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Shabanu is devastated, not only from losing the Love of Her Life i. And everyone is totally cool with it. Now, I know what you're thinking. Arranged marriage is a part of Pakistani culture, and Shabanu's circumstances should come as no surprise. But this is a dying custom, and one that the author purportedly makes attempts to overcome.

Shabanu is up in arms against it, certainly. And there's her crazy aunt Sharma, who is offered to readers as a modern Pakistani thinker: she is widowed and a landowner, and hates the whole arranged marriage thing. She is even kind enough to offer Shabanu a home if Rahim or his wives mistreat her. But here's the bitch of it: Sharma buries her feminist leanings and human kindness by THEN encouraging Shabanu to swallow her misgivings and try to make the loveless marriage work. Which is exactly what Shabanu does. Also, I haven't told you how this all happens, exactly.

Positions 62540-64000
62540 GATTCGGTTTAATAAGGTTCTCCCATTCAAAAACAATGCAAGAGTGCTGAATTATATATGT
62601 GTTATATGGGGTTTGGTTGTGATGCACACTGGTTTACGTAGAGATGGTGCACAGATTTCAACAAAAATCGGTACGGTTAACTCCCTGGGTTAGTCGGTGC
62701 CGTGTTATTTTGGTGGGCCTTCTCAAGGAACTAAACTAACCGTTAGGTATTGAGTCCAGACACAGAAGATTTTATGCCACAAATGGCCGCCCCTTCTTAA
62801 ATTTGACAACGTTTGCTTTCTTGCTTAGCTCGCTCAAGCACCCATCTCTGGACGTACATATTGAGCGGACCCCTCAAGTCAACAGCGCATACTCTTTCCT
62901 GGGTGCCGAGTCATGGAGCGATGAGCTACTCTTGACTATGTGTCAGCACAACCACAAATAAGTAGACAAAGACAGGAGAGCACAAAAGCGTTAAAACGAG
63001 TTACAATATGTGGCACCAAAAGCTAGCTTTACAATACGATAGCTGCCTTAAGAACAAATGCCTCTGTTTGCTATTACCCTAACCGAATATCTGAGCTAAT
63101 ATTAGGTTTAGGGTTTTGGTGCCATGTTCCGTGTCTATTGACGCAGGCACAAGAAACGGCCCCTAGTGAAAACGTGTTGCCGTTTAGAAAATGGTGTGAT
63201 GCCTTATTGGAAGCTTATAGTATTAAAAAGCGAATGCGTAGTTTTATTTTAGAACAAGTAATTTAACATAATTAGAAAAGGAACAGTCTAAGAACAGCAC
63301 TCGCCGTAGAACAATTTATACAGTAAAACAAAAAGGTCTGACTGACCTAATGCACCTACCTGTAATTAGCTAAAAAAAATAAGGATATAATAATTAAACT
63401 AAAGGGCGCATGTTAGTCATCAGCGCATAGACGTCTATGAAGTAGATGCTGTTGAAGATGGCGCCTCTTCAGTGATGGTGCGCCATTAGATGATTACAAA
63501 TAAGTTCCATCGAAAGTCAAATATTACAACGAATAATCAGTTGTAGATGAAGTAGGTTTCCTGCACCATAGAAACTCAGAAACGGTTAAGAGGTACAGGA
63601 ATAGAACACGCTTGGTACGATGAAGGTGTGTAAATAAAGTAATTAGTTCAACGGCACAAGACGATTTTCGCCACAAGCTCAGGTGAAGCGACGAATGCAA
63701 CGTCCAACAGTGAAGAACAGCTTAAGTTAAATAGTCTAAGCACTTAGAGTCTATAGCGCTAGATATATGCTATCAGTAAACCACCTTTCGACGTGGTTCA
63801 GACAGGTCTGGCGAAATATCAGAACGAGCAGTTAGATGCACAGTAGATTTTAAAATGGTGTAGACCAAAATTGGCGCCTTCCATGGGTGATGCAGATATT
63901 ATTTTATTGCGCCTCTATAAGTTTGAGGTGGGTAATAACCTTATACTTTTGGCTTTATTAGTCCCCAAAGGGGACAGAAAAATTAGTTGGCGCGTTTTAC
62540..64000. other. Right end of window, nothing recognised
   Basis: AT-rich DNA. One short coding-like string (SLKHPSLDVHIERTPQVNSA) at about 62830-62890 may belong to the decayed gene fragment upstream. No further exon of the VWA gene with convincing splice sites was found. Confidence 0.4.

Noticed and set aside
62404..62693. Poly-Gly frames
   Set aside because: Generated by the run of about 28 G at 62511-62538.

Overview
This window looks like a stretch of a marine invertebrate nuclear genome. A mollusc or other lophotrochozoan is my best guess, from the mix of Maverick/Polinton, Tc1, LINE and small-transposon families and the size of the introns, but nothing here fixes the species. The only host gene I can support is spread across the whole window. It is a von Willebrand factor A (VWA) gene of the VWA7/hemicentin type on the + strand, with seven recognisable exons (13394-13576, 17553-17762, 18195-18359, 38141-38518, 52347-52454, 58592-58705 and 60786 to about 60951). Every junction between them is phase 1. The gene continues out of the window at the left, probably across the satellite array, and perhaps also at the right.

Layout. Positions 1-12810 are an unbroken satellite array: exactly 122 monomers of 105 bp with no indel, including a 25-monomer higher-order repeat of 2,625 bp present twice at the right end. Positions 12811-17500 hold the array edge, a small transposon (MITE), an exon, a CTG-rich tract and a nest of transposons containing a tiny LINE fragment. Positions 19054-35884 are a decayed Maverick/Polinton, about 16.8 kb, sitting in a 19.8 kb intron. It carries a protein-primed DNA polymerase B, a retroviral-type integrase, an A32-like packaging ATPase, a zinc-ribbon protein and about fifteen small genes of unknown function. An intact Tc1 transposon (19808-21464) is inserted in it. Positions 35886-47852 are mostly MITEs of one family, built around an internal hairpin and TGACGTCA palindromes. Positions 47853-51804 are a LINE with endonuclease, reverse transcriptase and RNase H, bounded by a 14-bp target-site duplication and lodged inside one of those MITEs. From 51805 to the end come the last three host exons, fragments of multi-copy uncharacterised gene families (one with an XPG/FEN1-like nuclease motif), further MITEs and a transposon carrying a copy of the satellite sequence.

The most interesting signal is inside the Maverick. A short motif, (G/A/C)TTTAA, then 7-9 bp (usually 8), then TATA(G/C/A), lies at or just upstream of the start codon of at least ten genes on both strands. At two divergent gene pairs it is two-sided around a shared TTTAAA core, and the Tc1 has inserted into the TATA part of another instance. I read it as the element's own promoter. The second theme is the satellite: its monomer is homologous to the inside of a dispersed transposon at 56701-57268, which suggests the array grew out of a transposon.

This is the part that I just cannot swallow, especially for this book's Lexile level and intended readership. Perhaps Staples meant for this book to be a statement, with Shabanu's hardships demonstrating the suffocating realities of Pakistani women. But, I think the total lack of an alternative is unrealistic, even with the cultural significance of arranged marriage.

Teaching young readers that inaction, subjugation, and real human suffering are the only options, especially for women, is inexcusable. View 2 comments. Dec 22, Snow White rated it really liked it.